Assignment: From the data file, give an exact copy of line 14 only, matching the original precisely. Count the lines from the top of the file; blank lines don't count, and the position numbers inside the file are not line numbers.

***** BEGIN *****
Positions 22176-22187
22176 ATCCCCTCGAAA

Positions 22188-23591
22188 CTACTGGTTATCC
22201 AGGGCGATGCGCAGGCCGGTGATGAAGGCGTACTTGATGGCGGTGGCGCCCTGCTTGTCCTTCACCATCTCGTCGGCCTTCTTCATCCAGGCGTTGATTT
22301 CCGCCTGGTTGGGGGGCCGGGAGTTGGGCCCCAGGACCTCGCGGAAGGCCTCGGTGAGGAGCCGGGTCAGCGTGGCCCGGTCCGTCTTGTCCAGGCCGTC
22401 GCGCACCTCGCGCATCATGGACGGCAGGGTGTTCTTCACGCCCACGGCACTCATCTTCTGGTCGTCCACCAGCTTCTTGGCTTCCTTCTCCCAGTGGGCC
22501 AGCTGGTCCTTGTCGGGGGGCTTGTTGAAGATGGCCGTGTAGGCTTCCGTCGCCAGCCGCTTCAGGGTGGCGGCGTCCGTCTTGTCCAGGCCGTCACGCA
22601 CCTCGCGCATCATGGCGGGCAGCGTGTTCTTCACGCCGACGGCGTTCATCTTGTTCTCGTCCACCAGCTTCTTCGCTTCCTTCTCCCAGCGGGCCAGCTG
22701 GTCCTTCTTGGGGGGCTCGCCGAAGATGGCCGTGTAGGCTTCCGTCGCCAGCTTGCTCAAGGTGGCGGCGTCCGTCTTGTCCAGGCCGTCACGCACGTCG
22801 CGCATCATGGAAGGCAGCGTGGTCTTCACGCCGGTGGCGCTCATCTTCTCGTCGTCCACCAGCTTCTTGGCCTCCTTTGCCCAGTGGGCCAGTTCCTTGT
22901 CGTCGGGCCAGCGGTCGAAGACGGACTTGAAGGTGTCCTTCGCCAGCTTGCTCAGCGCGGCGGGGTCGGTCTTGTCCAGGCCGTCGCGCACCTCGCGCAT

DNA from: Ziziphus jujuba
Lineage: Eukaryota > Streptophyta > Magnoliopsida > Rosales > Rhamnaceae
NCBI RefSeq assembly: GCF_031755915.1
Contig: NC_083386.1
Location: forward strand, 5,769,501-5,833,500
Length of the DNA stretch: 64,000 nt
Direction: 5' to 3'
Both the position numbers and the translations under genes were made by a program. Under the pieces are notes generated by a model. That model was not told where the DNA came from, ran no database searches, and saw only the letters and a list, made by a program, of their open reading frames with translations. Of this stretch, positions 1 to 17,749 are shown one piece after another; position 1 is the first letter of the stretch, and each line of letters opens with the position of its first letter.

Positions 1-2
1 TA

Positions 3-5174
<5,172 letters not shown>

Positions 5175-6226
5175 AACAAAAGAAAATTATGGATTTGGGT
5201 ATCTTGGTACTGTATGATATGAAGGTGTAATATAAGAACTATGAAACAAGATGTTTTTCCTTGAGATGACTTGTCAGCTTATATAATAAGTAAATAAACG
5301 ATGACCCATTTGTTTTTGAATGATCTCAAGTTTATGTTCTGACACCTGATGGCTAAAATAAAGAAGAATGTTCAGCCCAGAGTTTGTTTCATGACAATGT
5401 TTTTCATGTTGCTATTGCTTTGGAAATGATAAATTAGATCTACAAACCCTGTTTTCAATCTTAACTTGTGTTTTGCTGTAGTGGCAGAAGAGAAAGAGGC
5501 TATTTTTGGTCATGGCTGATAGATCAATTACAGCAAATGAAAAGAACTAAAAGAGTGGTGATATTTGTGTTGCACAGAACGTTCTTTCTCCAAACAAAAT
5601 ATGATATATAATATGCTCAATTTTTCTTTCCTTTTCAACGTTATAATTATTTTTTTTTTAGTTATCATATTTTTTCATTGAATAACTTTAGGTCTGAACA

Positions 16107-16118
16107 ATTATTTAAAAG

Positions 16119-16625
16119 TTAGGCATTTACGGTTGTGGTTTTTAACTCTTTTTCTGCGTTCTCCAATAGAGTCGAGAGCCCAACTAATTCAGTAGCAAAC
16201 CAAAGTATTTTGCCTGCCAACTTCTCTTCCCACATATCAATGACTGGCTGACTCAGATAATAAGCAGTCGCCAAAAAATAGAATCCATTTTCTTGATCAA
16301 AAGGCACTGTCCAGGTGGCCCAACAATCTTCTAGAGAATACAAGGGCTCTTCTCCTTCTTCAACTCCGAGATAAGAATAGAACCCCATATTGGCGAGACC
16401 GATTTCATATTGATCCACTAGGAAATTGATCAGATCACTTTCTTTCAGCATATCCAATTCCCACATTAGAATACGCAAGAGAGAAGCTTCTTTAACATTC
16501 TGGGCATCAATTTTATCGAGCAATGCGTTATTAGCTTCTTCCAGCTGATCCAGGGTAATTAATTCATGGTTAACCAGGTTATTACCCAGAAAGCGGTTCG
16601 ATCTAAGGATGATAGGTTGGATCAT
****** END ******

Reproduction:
Lineage: Eukaryota > Streptophyta > Magnoliopsida > Rosales > Rhamnaceae